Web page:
Marmaris is a diverse Turkish coastal town on the south west Mediterranean coast in the Mugla Province. Marmaris splits the Mediterranean Sea and the Aegean Sea along with a long and narrow peninsula. Attractions include historic castles and heritage, a buzzing vibrant nightlight with great outdoor music venues, beautiful beaches and stunning scenery not to mention some very delicious local food.
Reputation Versus Experience
Just before flying out to Marmaris, Turkey, I read a typically scare-mongering Daily Mail article touting drunken youths and clashes with angry locals as the mainstay of the tourist resort. On arrival, it was easy to believe the article was all fact: gaudy night clubs, British food on every menu and rows upon rows of visiting sunbathers baking on the beach. But look a little deeper and you’ll find a gem of a holiday, as long as you’re okay with embracing your inner Brit-abroad…
I’ll start with the sun, because the sun was omnipresent and insanely strong. I thought I’d be prepared for it, what with Britain’s July “heat wave”, but 46 degrees left our summer out in the cold. The only thing I felt like doing was lying flat out on my back with a good book, an icy drink and regular naps in the shade. This was largely brilliant, as I needed rest after a hectic month at work and all the sunbeds on the beach were pleasantly comfy and completely free.
Marmaris is one of Turkey’s most popular holiday towns and largest resorts on the Aegean coast.
The region is bordered by the Marmaris Castle, Marmaris Harbour and the Marina is in “Marmaris Old Town” (the historical centre of Marmaris)”. The historical buildings at the centre of Marmaris are all dated back to the 16th century during the era of the Ottoman Empire.
The historical buildings are all protected and restored, lots of them are restaurants, bars and shopping malls. Marmaris Grand Bazzar is also known as Carsi Market.
Summer temperatures can soar in this region as we experienced on our visit, but the upside to the heat was the ocean, which was gloriously icy, despite the burning shore.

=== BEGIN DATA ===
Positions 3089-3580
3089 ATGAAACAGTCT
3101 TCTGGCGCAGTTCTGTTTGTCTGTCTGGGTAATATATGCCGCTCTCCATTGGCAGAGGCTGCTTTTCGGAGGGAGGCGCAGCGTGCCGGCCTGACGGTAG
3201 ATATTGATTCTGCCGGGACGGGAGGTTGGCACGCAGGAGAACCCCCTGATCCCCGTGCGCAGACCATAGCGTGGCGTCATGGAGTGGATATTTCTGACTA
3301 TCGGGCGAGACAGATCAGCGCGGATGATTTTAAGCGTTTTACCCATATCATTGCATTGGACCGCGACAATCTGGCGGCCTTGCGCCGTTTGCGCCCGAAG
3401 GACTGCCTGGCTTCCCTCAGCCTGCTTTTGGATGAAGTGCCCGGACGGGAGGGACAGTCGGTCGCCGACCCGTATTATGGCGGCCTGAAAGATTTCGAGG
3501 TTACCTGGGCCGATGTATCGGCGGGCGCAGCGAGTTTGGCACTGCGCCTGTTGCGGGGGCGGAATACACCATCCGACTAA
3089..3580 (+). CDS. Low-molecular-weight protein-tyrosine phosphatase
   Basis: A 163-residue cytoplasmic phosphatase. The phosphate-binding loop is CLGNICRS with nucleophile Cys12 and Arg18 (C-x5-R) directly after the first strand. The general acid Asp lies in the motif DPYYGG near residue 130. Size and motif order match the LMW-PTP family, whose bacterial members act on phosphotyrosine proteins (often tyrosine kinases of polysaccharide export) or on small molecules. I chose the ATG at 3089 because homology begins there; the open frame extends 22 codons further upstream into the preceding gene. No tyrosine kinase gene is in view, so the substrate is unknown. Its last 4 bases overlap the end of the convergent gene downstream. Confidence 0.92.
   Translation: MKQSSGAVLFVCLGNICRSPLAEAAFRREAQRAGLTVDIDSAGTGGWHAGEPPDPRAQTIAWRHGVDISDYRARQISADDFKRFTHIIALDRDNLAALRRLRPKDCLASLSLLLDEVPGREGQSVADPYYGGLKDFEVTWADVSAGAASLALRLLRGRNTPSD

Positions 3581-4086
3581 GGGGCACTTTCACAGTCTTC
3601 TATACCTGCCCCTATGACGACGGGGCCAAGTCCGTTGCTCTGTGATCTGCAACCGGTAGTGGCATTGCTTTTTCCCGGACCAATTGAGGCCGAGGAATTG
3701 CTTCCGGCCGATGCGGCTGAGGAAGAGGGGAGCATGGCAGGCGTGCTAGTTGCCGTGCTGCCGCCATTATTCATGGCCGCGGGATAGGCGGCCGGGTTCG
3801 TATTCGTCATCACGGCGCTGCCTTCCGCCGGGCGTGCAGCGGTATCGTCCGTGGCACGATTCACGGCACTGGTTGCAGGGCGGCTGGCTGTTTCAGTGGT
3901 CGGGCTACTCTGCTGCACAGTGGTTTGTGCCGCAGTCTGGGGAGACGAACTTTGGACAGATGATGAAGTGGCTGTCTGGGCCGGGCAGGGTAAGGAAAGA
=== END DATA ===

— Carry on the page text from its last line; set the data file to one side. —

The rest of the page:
If you’re tempting to stay by your hotel pool, don’t. Wade into the sea and face the beach and you’ll see lines of sunbathers and crowded restaurants, but face towards the horizon and you could be anywhere, with tree-stuffed, craggy mountains and endless blue.
That’s not to say all you should do is sunbathe away your stay in Marmaris; a boat trip to Turtle Beach and the Dalyan River made my holiday. After three hours on a large ship, cruising through the ocean past stunning salt cliffs, we transferred onto smaller river boats to ferry us to Turtle Beach.
Turtle Beach is a spit of sand bordered by two different waters: fresh water from the Dalyan on one side and salt water from the Med on the other.
Bobbing in the waves by this remote and unique shore, I felt euphoric. The turtles themselves were huge, with big googly eyes, made visible when they poked their heads out of the water to get a taste of the fresh crab we were savouring on-board.
Afterwards, we meandered through the Dalyan, bordered by yellow reeds and ancient tombs carved into the mountainside.
What amazed me the most about Maramis was the hospitality of the locals. From the bar staff who gave us tips and directions, to the men manning the sunbeds who remembered everyone’s names to the waiter who insisted on giving us ‘good’ wine, even though we’d ordered ‘house,’ but didn’t charge us for the difference.
A special mention needs to go the staff at Hotel Hermes where we stayed; they had a dance routine for every old-school UK chart song and infected even the most stuffiest guests with enthusiasm, or cajoled them into joining in. At the beginning we groaned; at the end we loved it.
A week in Marmaris both wiped out and upheld the stereotypes – beauty is easy to find and the hospitality is incredible, but if you want to spend a week by the pool, eating fish and chips and getting wasted, you’d manage just fine.